The problem of ‘identity’ in relation to the Indian writing in English has been debated upon for quite a long time now, and yet all this debate leaves something palpably wanting, for the concept of identity takes us straightway to our understanding of Indian Sensibility and of Indianness in Indo-English literature. It is true that this problem springs basically from the use of the so-called ‘alien’ language that is English, in Indian Literature. However, the matter is not as simple as it looks. We may dismiss the flippant charge that English is an ‘alien’ language by stating with due firmness that the erstwhile Colonial or Imperial language is by now one of the accepted Indian languages. Nevertheless, we have to probe deeper and discover the implications of Indian sensibility or Indianness as it finds expression in Indian writing in English. ‘identity’ ‘sensibility’ and ‘Indianness’ are very subtle ,elusive and comprehensive terms,   for they partake not merely of the vehicle of expression  but also of Ethnicity and community, culture, religion, philosophy, history , sociology and anthropology. It is in the light of these vast- ranging disciplines that we may at best try to understand and explain the connotative value of these terms, concepts or ideas. Along with the Indian identity and ethos reflected in Indo-English poetry,  few scholars responded to theme of identity crisis, alienation, rootlessness, existential longing of poets and so on. Such papers are also considered in present anthology.
The term ‘ethics’, as we find it in the title of the book, does have its own significance and meaningfulness. A casual or perfunctory approach to the problem of ethics would not serve our purpose. In a changed and changing world and society, ethics, like tradition, can never remain a static proposition, and naturally so it has to undergo suitable modifications or transformations from time to time. Once again, at this point we come to a continuum of historicity with alterations. What was ethical earlier is not so in the contemporary times and likewise what was unethical in the past has come to acquire new dimensions and perspectives. In the present age of globalization which may be defined also as a living manifestation of East-West encounter, ethical values and standards cannot and should not remain fixed. In the world of literature, whether in Indian writing in English or in regional literatures, these problems are bound to have their necessary impact on the literary creation of our authors, be they poets, novelists, playwrights, or the tellers of short stories. Contemporary Indo-English poetry, luckily enough, is a living and vibrant phenomenon, and an equally living and dynamic assessment of this particular kind of literary creation has been tried to be made in the papers collected, with due and prolonged consideration, in the present anthology.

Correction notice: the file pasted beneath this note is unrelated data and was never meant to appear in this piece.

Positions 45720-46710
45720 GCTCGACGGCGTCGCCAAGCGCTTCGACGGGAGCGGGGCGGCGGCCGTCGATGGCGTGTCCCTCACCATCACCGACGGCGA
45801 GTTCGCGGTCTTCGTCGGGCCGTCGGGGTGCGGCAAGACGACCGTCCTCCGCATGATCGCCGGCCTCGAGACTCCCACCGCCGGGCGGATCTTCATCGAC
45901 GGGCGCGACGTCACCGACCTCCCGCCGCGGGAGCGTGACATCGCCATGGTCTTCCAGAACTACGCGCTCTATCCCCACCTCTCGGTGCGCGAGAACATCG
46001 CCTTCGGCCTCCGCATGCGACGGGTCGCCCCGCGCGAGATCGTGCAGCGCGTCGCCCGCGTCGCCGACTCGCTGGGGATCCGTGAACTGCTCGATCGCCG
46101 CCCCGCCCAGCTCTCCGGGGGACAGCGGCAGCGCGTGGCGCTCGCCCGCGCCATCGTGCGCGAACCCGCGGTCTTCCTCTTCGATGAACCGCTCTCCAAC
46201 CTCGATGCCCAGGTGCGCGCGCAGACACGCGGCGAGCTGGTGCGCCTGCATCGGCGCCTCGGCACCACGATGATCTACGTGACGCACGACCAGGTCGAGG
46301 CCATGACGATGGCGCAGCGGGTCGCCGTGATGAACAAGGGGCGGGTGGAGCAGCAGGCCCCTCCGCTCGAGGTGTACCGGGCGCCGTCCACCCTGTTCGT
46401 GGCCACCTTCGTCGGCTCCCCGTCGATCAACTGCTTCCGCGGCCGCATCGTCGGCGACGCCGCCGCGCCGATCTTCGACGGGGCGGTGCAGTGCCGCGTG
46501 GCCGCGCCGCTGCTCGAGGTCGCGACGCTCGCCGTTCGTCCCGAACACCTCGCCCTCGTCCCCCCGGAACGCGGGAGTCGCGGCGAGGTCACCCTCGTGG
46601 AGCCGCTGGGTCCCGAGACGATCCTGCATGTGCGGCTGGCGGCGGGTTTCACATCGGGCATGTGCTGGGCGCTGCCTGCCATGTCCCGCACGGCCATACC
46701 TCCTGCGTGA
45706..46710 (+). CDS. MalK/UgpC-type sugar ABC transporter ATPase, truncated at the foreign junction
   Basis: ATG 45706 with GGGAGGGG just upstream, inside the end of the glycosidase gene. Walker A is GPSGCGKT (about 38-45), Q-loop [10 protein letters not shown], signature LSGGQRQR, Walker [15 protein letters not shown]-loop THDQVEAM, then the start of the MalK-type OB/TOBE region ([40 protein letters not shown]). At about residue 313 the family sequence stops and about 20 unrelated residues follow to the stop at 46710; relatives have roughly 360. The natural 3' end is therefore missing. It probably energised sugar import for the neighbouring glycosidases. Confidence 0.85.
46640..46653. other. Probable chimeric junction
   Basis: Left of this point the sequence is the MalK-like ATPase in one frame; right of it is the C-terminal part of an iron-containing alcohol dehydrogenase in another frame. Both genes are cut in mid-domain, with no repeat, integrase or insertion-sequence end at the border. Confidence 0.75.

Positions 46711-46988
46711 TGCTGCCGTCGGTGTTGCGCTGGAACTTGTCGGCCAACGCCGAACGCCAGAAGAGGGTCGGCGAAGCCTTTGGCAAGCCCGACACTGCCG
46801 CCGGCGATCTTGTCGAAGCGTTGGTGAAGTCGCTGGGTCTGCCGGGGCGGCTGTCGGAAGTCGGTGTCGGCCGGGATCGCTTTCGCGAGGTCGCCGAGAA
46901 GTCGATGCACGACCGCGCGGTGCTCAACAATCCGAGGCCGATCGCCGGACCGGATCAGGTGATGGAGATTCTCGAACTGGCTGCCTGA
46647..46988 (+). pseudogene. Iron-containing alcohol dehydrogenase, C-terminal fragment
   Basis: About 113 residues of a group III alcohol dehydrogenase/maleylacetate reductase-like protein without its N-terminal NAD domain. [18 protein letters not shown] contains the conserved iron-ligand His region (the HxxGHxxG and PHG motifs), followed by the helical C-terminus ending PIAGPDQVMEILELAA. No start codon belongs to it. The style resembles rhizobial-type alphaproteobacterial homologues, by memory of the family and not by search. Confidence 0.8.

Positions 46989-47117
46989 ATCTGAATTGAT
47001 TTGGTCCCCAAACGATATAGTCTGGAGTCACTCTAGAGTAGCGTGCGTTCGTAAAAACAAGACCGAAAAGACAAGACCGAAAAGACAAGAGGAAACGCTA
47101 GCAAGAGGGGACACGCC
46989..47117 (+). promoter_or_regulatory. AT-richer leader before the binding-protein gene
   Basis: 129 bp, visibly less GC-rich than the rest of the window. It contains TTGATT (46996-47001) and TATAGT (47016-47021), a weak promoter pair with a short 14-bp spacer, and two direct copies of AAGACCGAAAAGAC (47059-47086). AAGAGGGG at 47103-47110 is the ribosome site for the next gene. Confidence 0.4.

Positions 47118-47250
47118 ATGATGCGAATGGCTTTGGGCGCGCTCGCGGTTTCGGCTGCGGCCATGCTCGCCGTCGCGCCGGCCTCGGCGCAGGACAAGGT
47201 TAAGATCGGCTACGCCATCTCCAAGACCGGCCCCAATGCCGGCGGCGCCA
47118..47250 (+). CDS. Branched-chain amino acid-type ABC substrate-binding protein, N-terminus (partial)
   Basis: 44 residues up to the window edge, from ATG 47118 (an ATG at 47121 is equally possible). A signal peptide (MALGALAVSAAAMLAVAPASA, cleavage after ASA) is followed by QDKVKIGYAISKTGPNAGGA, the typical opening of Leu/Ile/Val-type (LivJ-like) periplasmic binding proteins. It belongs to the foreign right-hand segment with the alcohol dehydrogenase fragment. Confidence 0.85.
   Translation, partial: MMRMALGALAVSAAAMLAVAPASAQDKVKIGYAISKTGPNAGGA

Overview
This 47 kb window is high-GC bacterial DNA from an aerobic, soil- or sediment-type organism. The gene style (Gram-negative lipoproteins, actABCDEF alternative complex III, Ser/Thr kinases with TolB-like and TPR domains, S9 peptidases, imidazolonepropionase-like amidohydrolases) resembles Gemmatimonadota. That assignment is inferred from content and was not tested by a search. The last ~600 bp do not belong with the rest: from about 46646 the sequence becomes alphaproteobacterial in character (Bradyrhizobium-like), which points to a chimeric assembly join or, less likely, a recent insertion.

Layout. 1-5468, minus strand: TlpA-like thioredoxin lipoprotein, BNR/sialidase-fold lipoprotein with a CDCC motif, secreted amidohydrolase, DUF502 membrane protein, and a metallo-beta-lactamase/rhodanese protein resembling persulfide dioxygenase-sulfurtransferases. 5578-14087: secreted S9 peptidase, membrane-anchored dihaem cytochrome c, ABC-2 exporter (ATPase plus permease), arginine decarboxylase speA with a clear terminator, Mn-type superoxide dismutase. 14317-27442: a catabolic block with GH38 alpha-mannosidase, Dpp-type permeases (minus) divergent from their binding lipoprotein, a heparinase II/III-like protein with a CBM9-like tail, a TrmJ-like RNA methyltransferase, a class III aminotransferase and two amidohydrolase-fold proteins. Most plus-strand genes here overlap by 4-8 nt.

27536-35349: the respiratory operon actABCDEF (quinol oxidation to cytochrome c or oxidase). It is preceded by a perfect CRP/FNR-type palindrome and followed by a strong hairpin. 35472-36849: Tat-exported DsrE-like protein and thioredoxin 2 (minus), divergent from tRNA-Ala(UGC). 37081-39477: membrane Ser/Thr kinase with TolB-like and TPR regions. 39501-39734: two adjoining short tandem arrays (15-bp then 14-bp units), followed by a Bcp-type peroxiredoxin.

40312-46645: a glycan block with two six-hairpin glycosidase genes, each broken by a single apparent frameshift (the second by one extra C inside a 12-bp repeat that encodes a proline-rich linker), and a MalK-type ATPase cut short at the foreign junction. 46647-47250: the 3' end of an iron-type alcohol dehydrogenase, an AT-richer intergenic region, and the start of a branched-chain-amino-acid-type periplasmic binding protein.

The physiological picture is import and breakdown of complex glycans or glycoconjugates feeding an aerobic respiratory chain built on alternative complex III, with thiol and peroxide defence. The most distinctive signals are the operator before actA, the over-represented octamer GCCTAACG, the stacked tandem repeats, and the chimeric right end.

Present book covers several writers and involves several minds. It is our firm and ardent belief that the readers of this book will enjoy and benefit from these essays, and the book itself will prove to be a substantial contribution to the study of contemporary Indian Poetry in English.